Friday, 17 May 2013

The unauthorized history of Coca-Cola (satire)




Coca-cola was originally promoted as a drink "offering the virtues of coca without the vices of alcohol." Until 1903, a typical serving contained 60mg of cocaine. Today, it still contains an extract of coca leaves. The Coca-Cola Company imports eight tons of coca leaf from South America each year -- a substance that, if carried into the country by any regular citizen, would result in their arrest and incarceration for "drug trafficking..."
Still Using Coca Leaves
If you hike a bag of coca leaves through U.S. customs on your way home from, say, Peru, you might be arrested for the federal crime of drug trafficking. Coca-Cola, however, imports nearly eight tons of coca leaves from South America each year (source: Cocaine.org, which appears to be an authority on coca leaves, imagine that...), and still uses those leaves in preparing its soft drinks. The cocaine is, reportedly, removed from the leaves before the leaves are used in the coca-cola manufacturing process. I'm just wondering where all that cocaine really goes. Do they destroy it? Do they sell it out the back door? Does the cocaine go back to Peru? I actually emailed Coca-Cola and asked them this every question. So far, I've received no response other than, "Hold on, we'll reply as soon as we're done snorting..." and I have no idea what that means. 
Coca-Cola Declares War on Water
Your body needs water, and lots of it! But if you're drinking water, according to the way Coca-Cola once thought, you're not drinking a Coke, and that's bad for business. The solution? Declare war on water. 

Enter Coca-Cola's Water Product: Dasani
Coca-Cola apparently realized they couldn't prevent the entire world from drinking water, even by brainwashing Olive Garden waiters, and the next best thing to declaring war on water is, of course, making money from it. Enter Coca-Cola's water product, "Dasani," now sold everywhere. Don't confuse Dasani with spring water. It's just plain old tap water (that starts out with all the same contaminants you get out of your kitchen faucet), but filtered and "enhanced" with some minerals.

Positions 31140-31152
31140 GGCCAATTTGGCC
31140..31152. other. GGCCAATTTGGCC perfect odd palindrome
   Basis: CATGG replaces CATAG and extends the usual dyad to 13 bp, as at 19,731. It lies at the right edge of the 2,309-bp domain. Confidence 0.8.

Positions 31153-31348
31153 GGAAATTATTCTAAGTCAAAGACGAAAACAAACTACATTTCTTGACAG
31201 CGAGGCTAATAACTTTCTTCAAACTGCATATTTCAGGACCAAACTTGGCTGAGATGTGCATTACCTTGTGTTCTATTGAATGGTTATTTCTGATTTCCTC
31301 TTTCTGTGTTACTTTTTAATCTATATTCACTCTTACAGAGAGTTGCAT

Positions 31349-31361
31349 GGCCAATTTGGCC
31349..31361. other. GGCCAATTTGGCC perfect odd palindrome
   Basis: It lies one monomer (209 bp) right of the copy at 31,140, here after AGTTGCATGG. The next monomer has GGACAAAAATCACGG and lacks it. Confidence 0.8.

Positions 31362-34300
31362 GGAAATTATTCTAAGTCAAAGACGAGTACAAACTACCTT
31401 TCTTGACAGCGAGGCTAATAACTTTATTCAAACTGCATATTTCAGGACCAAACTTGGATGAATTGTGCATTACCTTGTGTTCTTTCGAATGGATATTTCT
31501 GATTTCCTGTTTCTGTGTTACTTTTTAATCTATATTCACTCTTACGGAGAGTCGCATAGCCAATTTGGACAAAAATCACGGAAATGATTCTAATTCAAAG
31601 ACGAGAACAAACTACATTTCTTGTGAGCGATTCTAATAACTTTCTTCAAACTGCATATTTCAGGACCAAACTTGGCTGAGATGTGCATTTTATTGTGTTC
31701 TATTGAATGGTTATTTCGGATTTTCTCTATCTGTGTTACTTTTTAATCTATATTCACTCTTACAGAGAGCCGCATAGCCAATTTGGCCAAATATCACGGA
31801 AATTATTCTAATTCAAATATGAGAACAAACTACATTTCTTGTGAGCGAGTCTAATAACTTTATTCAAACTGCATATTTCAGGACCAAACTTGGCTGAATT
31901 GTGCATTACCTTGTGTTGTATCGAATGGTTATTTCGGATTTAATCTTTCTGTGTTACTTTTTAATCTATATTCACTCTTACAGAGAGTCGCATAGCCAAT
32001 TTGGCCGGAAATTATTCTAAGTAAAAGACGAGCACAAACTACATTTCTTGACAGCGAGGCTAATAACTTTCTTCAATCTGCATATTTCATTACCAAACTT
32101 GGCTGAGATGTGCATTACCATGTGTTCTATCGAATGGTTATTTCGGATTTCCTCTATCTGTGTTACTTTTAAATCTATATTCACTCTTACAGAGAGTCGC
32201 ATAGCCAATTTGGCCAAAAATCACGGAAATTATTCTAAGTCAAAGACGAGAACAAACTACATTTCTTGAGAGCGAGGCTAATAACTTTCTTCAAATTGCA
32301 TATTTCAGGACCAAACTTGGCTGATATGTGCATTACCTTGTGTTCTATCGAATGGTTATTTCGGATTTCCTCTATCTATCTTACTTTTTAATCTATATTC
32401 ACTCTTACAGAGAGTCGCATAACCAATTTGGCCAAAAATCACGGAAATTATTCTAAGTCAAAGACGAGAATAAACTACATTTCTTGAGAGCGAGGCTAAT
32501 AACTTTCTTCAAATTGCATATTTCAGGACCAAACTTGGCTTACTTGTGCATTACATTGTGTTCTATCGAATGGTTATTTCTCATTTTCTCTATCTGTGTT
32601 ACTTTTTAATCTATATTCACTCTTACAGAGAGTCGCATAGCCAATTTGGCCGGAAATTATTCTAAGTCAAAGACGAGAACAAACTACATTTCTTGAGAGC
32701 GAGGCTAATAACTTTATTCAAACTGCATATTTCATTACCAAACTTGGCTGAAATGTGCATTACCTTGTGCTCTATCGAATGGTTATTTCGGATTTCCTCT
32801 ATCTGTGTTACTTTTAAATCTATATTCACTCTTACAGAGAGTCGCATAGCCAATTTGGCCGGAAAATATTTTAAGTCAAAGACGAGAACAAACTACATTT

It's no coincidence that the name "Coca-Cola" starts with the name of the leaf used to manufacture cocaine: the coca leaf. From the late 1800's, Coca-Cola contained varying amounts of cocaine (about 60mg of cocaine per serving in 1900) all the way up until 1929, when cocaine was finally removed from its formula. That was when all the doctors and dentists who were prescribing coke to their patients said, in unison, "Guess we'll have to start actually addressing their medical problems instead of sending them home with more cocaine." Simultaneously, Coca-Cola executives probably said, "Guess we'll have to find another ingredient that's highly addictive." Hence, caffeine. But that's not until later in this story.
The "Cola" part of the name comes from the "kola" nut -- a nut containing yet an addictive chemical: caffeine. Combine caffeine and cocaine and, not surprisingly, you get a powerful drink called "Coca-Cola" that benefited strongly (from a marketing point of view) from the addictive traits of the narcotic / caffeine combination. It's "The Real Thing," all right, real substance addiction! Hard drugs and Starbucks, all in the same cup!
Not surprisingly, the Coca-Cola company claimed all sorts of health benefits for their product. Coca-cola was introduced in 1886 as "a valuable brain-tonic and cure for all nervous afflictions." Its slogan in 1900 was, "For headache and exhaustion, drink Coca-Cola," a slogan that now seems ridiculous for a beverage perhaps known best for its ability to cause obesity. A 1904 Coca-Cola slogan claims, "Coca-Cola is a delightful, palatable, healthful beverage," and even in recent years, Coca-Cola has called its product "a wholesome beverage." In my view, this is sort of like your neighborhood crack dealer saying, "Yep, this here crack will cure that cancer in no time!" Of course, Coke finally took the coke out of their formula, but they're still using coca leaves.
Anyone who has actually been to Peru, by the way, knows that coca leaves are frequently chewed by Peruvian natives (and the ancient Incas, of course) to aid in altitude sickness and enhance stamina. It's what helps a 110-pound Peruvian male wearing leather sandals sprint up a 14,000 foot mountain carrying the 80-pound pack. I know this because I hired the guy to carry my pack. Within seconds, he had sprinted up the mountain with all of my belongings and was out of sight. Hmmm...
But getting back to coca leaves, when they are chewed in their natural form, coca leaves hardly present a drug addiction problem, it's only when they're refined that they become hard drugs. As an occasional medicinal herb, the coca leaf actually does have health-enhancing characteristics, but it seems likely that Coca-Cola was a lot more interested in its profit characteristics than its health characteristics.
As an example of just how important profits are to Coca-Cola, take a look at the company's effort to wipe out competing beverages... like water!